The Ferrari 365 GTB/4, known as the Daytona, is arguably one of the most recognizable Ferraris ever produced. Introduced two years after the revolutionary Lamborghini Miura arrived on the scene, this grand touring machine was vastly different in concept than its rival from Sant'Agata Bolognese, yet a departure from Ferrari norm at the same time. It's long sweeping bonnet, crisp lines and headlight treatment were unlike anything anyone had come to expect from Maranello at the time.
With it's 4.4 liter V12 and 347 horsepower, this car could hit 60 mph in well under six seconds. From the movie Cannonball Run to a class victory at the 24 Hours of Daytona and appearances at Le Mans, this celebrated machine cemented its legacy amongst Tifosi and enthusiasts of other marques alike. Our feature car is a numbers matching, restored example presented in its original color, Rosso Corsa with Borrani wire wheels.
The Ferrari 365GTB/4 unofficially known as the Daytona was produced between 1968-1973. 1,284 were made during that time period. The car was designed by Pininfarina and powered by the 4.4L 352hp V-12 with six weber carburetors. The car utilized a rear mounted 5 speed transaxle for optimal weight distribution and handling. It also featured 4 wheel independent suspension and 4 wheel disc brakes. They are highly sought after by collectors and enthusiasts and can be found in some of the world’s finest collections.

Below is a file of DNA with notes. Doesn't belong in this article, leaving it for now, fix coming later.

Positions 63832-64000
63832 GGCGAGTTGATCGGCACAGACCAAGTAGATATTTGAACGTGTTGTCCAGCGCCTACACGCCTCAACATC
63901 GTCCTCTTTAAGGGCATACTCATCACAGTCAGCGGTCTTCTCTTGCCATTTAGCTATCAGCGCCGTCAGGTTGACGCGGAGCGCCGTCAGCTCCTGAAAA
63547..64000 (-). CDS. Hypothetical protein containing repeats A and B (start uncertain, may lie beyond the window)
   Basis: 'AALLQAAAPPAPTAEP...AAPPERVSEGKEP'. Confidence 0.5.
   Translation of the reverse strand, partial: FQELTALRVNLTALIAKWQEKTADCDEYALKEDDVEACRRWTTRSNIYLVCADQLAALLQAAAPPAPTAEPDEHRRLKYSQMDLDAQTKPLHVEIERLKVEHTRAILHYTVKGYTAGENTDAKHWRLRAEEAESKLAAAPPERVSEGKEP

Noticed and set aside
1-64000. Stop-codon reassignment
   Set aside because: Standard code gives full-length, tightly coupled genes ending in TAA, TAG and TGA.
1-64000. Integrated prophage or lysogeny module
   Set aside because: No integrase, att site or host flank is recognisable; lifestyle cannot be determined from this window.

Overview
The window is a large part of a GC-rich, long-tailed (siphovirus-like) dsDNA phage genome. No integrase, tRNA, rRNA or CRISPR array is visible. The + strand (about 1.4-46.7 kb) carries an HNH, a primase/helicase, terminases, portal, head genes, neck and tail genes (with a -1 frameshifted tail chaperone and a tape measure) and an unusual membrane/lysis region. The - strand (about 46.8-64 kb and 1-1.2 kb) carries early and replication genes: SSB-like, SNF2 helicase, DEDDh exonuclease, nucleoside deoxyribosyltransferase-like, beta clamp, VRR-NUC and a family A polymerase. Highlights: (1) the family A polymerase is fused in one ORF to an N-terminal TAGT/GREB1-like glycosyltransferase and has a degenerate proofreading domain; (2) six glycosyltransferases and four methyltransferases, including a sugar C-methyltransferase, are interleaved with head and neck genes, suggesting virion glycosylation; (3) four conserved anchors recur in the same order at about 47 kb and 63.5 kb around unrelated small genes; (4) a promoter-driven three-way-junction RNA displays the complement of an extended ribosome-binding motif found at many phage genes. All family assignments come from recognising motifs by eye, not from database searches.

This particular example shows just over 39,000 kilometers (24,000 miles), and is finished in its original color combination of Rosso Corsa with Black Leather interior and red carpeting. Fitted with 5 Borrani’s and 5 XWX tires including the spare. This example also has book and complete tools and jack bag with jack, and is numbers matching. The mechanicals have been gone through by noted Ferrari experts Algar Ferrari and accordingly this is an outstanding driving example.
These particular Ferraris have always fared well, both in good economic times and bad. The asking price is right around the middle of the range for what Daytona Berlinettas are going for. At the low end, you can expect to pay a tad over $200,000, and certain vehicles with exceptional provenance have sold for well over a half million dollars. The factory Spyders will always garner the most money, but I've always preferred the one with the tin top.